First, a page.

Tadeusz Brzozowski, Organki

Tadeusz Brzozowski, Harmonica, 1950

Tadeusz Brzozowski, Wagon, 1946

Tadeusz Brzozowski, Strychulec, 1975

fot. Arkadiusz Podstawka

22 April – 29 July 2018

Squirting and cracking but keeping on banging. And the conscience bites. Tadeusz Brzozowski: Inspirations, Contexts, Motifs

Curator: Anna Chmielarz

The year 2018 is marked by the 100th anniversary of the birth of Tadeusz Brzozowski (1918–1987). An outstanding painter, draughtsman, set designer and teacher, by the 1960s he became one of Europe’s most interesting artists. His “color alchemy” was a unique phenomenon in 20th-century art. His intriguing works, drawing the viewer into multiple mysterious spaces, multilayer structures and luminous colors, tell a complex, subversive and universal story playing out the conflicts, contrasts, juxtapositions and joys of human life.

The exhibition traces the evolution of Brzozowski’s creative process but first of all it attempts to present his art through his drawings. Hitherto overshadowed by his brilliant painting, drawing was nevertheless essential to Brzozowski’s approach. While providing an interpretive key to his paintings, his drawings are at the same time autonomous works of art captivating with the intricacy of line, form, and content. They are usually given intriguing, humorous and puzzling titles.

Thus, the exhibition features drawings and prints alongside paintings in which line defines the composition’s structure rather than merely complementing color design. Some works on paper are put on display for the first time ever.

The art of Tadeusz Brzozowski is presented in three contexts: his inspirations with historic art, against the art of his contemporaries, and illuminated by the pursuits of his disciples and followers. Thus, his fascination is showcased with great Polish artists of the interwar period: Tadeusz Makowski and Stanisław Ignacy Witkiewicz, as well as with Early Modern masters, like Albrecht Dürer and Hans Holbain, especially the latter’s interpretations of The Dance of Death (danse macabre). Polish vernacular art also inspired Brzozowski, especially  17th-century funerary portraits. Brzozowski’s art is also confronted with his distinguished colleagues and artist friends: Alina Szapocznikow, Magdalena Abakanowicz, Tadeusz Kantor, Jerzy Tchórzewski, Władysław Hasior, and Antoni Rząsa. Finally, another perspective on Brzozowski’s art is provided by the works of his former students Izabella Gustowska and Aldona Mickiewicz, and also other artists of the younger generation: Dorota Kuczma, Wojciech Ćwiertniewicz, Piotr Janas, and Jakub Julian Żiólkowski. They all share with Brzozowski a similar outlook on the world and man and their approaches to form reveal some unexpected connections.

Brzozowski’s words quoted in the exhibition’s title were a self-comment on his own art. They have guided the exhibition’s narration and they are also surprisingly relevant to the works of other artists featured at the exhibition whose artistic and existential pursuits show them “squirting and cracking but keeping on banging. And the conscience bites”.



17 September – 30 December 2017

Fashion and cinema. Costumes from iconic Polish films from the collection of CeTA Wrocław

Curator: Małgorzata Możdżyńska-Nawotka

The display of film costumes from the collection of CeTA Wrocław and unique textiles and clothes by Wanda Tesławska. The exhibition will consist of three parts presenting: 1. The Visions of the Past [historical costumes from 18th century (The Manuscript found in Saragossa) to the I World War (The Doll etc.), the interwar period (Wherever you are, Mr President etc.); 2. The Heroes of Mass Imagination (Ashes and Diamonds, Four tank-men and a dog, All Friends Here, Love it or Leave it etc.); 3. The Visions of the Future (On the Silver Globe, Inquest of Pilot Pirx). The exhibition will be organized as a cooperaative project by the National Museum in Wrocław with CeTA Wrocław.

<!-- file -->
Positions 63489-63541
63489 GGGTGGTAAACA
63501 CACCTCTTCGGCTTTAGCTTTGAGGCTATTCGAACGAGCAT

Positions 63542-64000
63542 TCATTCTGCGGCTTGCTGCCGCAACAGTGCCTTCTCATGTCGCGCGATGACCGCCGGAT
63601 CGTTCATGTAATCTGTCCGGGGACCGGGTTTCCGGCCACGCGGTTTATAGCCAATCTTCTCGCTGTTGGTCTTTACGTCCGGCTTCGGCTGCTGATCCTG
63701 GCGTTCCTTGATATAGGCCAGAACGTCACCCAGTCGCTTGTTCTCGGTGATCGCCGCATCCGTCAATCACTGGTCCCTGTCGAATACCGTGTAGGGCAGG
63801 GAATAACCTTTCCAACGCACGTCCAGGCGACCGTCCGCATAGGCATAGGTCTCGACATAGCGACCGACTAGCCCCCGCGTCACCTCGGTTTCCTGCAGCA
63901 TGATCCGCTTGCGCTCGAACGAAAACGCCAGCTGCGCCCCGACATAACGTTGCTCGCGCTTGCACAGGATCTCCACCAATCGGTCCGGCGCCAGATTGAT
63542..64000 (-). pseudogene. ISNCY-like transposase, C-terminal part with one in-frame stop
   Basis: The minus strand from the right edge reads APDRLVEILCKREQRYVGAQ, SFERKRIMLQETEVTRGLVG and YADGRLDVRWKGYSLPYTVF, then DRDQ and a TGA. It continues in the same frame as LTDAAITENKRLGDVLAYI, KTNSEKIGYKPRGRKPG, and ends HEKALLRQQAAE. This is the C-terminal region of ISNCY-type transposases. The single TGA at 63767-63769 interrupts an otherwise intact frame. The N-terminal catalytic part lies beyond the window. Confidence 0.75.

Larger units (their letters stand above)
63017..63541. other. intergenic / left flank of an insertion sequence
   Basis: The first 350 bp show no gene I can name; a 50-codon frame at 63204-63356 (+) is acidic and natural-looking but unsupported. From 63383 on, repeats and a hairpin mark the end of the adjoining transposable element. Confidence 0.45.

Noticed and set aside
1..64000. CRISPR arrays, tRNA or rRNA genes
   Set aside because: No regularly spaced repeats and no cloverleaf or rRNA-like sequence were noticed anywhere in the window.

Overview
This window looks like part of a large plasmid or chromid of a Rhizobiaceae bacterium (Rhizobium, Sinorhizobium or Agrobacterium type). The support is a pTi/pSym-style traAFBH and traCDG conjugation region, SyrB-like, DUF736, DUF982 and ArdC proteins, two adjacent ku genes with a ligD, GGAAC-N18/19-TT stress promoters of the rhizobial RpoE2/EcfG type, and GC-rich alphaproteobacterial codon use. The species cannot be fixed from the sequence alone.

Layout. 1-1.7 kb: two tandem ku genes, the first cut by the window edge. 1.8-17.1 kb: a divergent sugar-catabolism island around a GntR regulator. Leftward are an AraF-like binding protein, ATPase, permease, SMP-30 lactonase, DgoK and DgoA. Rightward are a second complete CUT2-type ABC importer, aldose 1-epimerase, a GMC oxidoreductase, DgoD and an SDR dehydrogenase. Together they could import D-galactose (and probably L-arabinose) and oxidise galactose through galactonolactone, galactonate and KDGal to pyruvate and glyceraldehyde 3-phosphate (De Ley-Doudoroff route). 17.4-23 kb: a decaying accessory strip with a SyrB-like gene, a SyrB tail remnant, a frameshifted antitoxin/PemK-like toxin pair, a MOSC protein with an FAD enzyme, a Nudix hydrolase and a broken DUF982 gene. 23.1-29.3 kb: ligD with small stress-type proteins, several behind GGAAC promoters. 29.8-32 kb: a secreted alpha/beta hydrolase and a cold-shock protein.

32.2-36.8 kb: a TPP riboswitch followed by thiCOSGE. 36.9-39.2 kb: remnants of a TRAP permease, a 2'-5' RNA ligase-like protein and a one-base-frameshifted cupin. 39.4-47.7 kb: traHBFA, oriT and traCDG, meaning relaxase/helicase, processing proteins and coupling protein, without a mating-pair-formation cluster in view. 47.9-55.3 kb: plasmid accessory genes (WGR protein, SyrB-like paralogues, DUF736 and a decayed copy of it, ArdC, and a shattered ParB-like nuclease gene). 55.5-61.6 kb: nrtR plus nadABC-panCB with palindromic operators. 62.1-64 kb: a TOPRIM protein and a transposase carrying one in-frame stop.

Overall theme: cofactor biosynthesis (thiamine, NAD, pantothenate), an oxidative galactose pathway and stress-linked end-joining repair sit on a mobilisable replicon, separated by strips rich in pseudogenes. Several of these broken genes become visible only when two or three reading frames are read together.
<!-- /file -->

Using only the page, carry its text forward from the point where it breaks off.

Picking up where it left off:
Natalia LL, 24 godziny, 1970

3 June – 6 August 2017

New horizons in new media. Polish art 1945–1981

Curator: Adam Sobota

The exhibition dedicated to the problem of new media in art (photography, film, video) and their role in Polish art in the period of 1945-1980. It presented the achievements of artists experimenting in the field of photography and related modern techniques, which played an important role in the avant-guard movement, declining to be part of academic aesthetics and going beyond popculture schemes. It’s also often connected with contesting activities such as happenings and performances. The display featured works by: Zbigniew Dłubak, Jerzy Lewczyński, Zdzisław Beksiński, Bronisław Schlabs, Zofia Rydet, Natalia LL, Andrzej Lachowicz, KwieKulik duet, Józef Robakowski, Zbigniew Waprechowski and many more.

Peter Jones, Ollie Monkey, 2007
oil on linen, 30.5× 25.5 cm
photo: ©the artist

19 February – 14 May 2017

Nature Morte
Contemporary artists reinvigorate the Still-Life tradition

The exhibition is organized as a cooperative project between the Four Domes Pavilion, a branch of the National Museum in Wrocław, and MOCA London.

The exhibition tries to find answers to the following questions: how the still-life motive evolved in art? What’s the attitude of contemporary artists towards this tradition and how it’s being interpreted by them?

Robert Rauschenberg, Summer Rental + 3, 1960
Photo: Jochen Littkemann, © bpk/Nationalgalerie im Hamburger Bahnhof, SMB, Sammlung Marx, Robert Rauschenberg Foundation / VG Bild-Kunst, Bonn 2016

23 August 2016 – 22 January 2017

Summer Rental.
The Marx Collection in Wrocław
Summer Rental.
Die Sammlung Marx zu Gast in Wrocław

Works by Warhol, Rauschenberg, Beuys, Kiefer, and other outstanding contemporary artists will be on show at the Four Domes Pavilion in Wrocław beginning 23 August.